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Clin Liver Dis. 2016 Aug;20(3):499-508. doi: 10.1016/j.cld.2016.02.008. Epub 2016 May 14.

Acute Alcoholic Hepatitis, the Clinical Aspects.

Author information

1
Division of Gastroenterology, Hepatology and Nutrition, University of Pittsburgh, 200 Lothrop Street, UPMC Presbyterian, M2, C-Wing, Pittsburgh, PA 15213, USA.
2
Department of Gastroenterology and Hepatology, Digestive Disease Institute, Cleveland Clinic, 9500 Euclid Avenue, A30, Cleveland, OH 44195, USA. Electronic address: mcculla@ccf.org.

Abstract

Alcoholic hepatitis is an acute form of alcoholic liver disease with variable severity that develops in patients who usually have a history of prolonged and recent alcohol abuse. The diagnosis is clinical and depends on history, physical examination, and laboratory derangements. Liver biopsy is diagnostic but not universally performed, and noninvasive diagnostic modalities are under development. Scoring systems are used to assess severity of disease, predict mortality, and guide decisions for initiation of specific therapies. The natural history and long-term outcomes of alcoholic hepatitis, including recurrence, progression to cirrhosis, and mortality, vary and depend partly on abstinence from alcohol use.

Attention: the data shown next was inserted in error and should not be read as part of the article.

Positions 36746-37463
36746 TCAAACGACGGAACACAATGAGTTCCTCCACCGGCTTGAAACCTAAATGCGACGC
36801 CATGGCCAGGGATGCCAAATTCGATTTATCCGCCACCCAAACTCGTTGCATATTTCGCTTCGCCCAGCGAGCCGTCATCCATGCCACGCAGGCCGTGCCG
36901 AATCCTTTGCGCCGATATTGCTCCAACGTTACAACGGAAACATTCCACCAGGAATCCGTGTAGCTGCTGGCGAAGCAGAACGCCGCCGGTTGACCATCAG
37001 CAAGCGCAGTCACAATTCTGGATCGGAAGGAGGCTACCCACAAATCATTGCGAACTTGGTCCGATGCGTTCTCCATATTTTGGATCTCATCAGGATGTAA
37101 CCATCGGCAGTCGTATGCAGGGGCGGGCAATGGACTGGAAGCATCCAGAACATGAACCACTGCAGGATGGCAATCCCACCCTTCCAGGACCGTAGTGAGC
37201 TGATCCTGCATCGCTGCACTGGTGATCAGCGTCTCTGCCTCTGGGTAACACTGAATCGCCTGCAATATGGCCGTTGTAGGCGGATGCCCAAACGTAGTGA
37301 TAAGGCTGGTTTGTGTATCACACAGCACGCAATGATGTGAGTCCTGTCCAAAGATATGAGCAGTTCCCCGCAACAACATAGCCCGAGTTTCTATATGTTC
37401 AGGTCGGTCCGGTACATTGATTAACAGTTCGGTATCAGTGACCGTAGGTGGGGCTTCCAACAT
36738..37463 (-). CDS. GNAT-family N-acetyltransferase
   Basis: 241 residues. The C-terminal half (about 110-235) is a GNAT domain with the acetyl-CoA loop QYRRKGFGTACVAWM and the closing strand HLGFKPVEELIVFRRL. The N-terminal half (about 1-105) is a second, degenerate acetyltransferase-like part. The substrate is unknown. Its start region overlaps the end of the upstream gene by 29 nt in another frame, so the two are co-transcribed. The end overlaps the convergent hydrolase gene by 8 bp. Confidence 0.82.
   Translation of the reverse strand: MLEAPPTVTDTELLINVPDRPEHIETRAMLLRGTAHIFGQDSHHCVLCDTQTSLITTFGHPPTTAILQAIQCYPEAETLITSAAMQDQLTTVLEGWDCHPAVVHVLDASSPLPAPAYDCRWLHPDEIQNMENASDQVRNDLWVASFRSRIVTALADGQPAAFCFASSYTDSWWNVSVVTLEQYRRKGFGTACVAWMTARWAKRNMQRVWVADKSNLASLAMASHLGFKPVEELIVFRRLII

KEYWORDS:

Alcoholic hepatitis; Alcoholic liver disease; Clinical outcomes; Diagnosis

PMID:
27373612
PMCID:
PMC6130321
DOI:
10.1016/j.cld.2016.02.008
[Indexed for MEDLINE]
Free PMC Article

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